This is by no means a perfect approach. It’s possible that corporations have venture arms listed in Crunchbase, but for one reason or another, the venture arm isn’t listed as a sub-organization of its corporate parent. Additionally, since most of the corporations on this list have a global presence despite being based in the United States, it’s likely that some of them make investments in foreign markets that don’t get reported.

Singapore is the crypto sandbox that Asia needs

Singapore Blockchain Week happened this past week. While there have been a few announcements from companies, some of the most interesting updates have come from regulators, and specifically, the Monetary Authority of Singapore (MAS). The financial regulator openly discussed its views on cryptocurrency and plans to develop blockchain technology locally.

For those who are unfamiliar, Singapore historically has been a financial hub in Southeast Asia, but now has also gradually become the crypto hub of Asia. Compared to the rest of Asia and the rest of the world, the regulators in Singapore are well-informed and more transparent about their views on blockchain and cryptocurrency. While regulatory uncertainties still loom over Korea and Japan, in Southeast Asia, the MAS has already released its opinion “A Guide to Digital Token Offering” that illustrates the application of securities laws to digital token offerings and issuances. Singaporean regulators have arguably been pioneering economic and regulatory standards in Asia since the early days of the country’s founding by Lee Kuan Yew in 1965.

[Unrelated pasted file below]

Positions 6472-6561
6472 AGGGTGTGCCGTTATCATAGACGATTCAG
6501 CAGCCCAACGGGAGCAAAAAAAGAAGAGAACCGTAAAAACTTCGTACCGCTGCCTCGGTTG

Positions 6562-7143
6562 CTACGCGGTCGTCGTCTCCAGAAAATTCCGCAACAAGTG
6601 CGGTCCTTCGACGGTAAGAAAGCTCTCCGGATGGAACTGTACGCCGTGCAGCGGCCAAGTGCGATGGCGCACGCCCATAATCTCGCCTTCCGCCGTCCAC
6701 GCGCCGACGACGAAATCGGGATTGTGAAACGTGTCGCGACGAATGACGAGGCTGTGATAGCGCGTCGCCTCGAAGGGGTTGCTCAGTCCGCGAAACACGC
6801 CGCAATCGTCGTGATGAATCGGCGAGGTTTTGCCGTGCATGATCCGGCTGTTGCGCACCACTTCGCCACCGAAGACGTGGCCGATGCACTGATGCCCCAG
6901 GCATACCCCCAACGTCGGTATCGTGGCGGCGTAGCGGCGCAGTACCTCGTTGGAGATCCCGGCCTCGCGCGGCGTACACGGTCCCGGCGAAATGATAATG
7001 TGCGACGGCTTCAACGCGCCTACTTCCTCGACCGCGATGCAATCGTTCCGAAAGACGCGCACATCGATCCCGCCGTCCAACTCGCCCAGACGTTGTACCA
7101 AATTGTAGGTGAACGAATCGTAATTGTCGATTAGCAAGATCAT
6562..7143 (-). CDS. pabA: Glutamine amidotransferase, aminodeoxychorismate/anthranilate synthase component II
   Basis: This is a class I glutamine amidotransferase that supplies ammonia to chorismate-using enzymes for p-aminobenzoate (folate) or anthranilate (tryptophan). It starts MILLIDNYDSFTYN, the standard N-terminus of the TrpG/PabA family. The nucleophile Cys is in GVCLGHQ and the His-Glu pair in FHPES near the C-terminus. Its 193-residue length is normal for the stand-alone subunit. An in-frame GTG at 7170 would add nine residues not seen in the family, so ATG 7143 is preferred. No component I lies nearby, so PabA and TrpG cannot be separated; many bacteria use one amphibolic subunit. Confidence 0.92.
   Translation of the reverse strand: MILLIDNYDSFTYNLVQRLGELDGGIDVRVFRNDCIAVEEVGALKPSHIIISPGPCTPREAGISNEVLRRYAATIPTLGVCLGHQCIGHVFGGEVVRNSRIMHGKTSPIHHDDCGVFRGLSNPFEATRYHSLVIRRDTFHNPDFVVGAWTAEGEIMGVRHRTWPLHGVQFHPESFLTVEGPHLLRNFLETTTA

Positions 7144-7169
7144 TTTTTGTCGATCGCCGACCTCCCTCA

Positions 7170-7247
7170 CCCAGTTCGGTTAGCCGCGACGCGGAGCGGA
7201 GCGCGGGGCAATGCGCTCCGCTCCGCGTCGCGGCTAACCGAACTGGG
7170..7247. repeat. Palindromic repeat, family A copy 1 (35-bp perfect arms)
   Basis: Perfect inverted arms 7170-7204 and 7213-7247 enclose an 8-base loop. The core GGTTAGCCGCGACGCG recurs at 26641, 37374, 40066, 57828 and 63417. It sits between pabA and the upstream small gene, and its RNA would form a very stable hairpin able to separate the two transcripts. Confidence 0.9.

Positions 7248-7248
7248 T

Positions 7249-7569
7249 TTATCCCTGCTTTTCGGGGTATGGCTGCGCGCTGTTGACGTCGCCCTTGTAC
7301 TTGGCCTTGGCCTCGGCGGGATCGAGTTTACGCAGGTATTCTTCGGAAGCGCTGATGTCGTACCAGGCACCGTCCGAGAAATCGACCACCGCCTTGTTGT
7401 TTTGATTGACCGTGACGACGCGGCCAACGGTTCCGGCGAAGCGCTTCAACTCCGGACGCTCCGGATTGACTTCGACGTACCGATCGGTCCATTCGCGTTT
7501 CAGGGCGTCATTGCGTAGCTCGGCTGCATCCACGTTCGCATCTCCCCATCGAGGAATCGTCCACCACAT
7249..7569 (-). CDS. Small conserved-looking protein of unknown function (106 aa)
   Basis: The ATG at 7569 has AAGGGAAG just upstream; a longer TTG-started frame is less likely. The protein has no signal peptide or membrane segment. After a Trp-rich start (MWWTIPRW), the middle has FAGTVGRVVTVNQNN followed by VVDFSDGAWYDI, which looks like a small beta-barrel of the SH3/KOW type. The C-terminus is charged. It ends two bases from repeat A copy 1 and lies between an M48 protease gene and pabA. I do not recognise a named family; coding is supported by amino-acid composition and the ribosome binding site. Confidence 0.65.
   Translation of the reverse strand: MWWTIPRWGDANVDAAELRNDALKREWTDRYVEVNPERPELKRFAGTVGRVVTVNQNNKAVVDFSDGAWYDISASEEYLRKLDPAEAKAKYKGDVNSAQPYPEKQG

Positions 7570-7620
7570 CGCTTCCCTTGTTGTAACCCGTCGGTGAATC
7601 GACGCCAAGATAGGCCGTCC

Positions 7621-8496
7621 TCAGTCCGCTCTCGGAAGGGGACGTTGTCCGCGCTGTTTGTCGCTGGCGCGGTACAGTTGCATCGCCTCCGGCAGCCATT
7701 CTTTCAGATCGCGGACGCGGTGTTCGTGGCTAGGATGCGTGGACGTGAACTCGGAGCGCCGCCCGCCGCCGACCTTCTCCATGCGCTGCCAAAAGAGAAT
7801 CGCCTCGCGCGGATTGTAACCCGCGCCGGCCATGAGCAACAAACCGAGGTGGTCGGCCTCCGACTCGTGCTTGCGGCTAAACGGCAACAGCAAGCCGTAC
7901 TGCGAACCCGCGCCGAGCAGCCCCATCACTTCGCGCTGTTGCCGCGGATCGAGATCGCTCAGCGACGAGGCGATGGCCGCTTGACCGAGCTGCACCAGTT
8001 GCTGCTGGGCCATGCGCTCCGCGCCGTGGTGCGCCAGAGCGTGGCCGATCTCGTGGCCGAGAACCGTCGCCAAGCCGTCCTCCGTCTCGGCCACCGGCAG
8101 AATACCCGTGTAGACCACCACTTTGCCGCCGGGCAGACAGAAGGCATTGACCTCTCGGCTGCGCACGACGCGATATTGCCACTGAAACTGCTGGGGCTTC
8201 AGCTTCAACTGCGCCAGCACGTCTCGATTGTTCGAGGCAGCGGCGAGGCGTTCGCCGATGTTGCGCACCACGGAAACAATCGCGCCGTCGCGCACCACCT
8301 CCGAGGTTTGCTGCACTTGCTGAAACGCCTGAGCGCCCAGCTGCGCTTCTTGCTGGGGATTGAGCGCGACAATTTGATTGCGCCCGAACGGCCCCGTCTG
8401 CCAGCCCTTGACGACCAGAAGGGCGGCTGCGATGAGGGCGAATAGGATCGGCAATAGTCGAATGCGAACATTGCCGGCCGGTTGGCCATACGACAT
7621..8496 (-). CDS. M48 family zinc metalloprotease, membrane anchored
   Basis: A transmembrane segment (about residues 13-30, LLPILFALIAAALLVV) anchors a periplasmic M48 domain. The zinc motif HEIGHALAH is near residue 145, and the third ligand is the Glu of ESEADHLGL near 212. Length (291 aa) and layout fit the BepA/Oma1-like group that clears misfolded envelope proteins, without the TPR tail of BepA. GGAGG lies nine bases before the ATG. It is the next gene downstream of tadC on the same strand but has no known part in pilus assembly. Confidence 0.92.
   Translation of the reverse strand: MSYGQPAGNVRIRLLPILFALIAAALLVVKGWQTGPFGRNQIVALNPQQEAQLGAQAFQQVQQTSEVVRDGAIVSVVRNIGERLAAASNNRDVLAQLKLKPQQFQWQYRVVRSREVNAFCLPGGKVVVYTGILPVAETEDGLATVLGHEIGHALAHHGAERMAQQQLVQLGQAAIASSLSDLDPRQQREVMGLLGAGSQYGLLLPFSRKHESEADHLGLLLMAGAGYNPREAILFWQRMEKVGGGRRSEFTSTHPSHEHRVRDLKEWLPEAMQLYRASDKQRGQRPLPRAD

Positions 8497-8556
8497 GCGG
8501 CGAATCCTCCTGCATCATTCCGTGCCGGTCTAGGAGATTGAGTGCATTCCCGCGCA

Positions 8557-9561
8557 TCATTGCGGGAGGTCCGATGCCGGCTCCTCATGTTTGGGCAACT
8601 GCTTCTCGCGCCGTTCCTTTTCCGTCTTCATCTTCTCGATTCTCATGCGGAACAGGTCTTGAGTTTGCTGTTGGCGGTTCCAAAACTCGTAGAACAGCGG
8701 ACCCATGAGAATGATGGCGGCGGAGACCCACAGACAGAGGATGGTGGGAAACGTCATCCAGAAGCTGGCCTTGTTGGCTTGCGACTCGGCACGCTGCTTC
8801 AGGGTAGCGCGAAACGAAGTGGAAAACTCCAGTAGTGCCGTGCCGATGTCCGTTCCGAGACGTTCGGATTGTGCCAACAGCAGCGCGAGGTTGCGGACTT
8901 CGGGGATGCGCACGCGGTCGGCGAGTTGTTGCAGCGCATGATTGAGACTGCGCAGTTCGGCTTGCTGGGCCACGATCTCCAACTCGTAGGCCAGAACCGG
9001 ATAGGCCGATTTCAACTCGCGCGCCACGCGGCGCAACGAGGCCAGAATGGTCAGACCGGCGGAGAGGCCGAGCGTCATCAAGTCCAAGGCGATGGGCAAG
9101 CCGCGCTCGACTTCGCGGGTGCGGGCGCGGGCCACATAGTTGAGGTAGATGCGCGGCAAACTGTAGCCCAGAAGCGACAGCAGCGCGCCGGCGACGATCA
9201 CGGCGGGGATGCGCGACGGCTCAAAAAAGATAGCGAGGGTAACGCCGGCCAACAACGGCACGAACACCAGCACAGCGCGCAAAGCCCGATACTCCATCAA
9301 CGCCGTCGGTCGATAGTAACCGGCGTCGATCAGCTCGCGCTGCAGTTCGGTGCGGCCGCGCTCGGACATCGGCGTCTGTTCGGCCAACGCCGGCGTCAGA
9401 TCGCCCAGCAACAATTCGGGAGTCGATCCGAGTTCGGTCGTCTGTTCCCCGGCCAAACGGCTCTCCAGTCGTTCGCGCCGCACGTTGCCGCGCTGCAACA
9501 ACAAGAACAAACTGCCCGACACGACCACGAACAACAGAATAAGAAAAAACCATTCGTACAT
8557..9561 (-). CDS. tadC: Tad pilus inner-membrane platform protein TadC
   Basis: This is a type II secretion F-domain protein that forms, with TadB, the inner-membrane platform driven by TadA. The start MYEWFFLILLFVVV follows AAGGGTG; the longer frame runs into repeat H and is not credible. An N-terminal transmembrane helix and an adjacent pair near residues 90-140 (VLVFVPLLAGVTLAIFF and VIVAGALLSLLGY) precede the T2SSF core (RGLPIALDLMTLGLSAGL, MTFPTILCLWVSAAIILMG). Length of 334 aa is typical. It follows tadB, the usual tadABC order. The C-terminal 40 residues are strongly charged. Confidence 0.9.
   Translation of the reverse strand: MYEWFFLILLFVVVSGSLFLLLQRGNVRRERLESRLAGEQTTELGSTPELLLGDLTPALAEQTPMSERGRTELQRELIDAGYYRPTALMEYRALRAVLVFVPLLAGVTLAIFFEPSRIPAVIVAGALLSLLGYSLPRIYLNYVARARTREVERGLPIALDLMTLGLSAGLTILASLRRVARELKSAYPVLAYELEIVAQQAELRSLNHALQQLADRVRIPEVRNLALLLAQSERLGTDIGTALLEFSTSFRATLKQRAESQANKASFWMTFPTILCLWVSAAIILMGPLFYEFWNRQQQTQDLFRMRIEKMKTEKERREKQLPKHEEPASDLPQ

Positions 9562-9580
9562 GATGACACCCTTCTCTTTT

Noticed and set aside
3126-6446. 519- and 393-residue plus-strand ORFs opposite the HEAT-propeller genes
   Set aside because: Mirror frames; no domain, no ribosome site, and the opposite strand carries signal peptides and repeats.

Singapore is the first stop for foreign companies in crypto

In the past, I’ve said that Thailand is one of the most interesting countries in crypto in Southeast Asia. Nonetheless, for any Western or foreign company looking to establish a footing in Asia, or even for any local company in any Asian country looking to establish a presence outside of their own country, Singapore should be the first stop. It has become the go-to crypto sandbox of Asia.

There are a number of companies all over Asia, as well as in the West, that have already made moves into the country. And the types of cryptocurrency projects and exchanges that go to Singapore vary widely.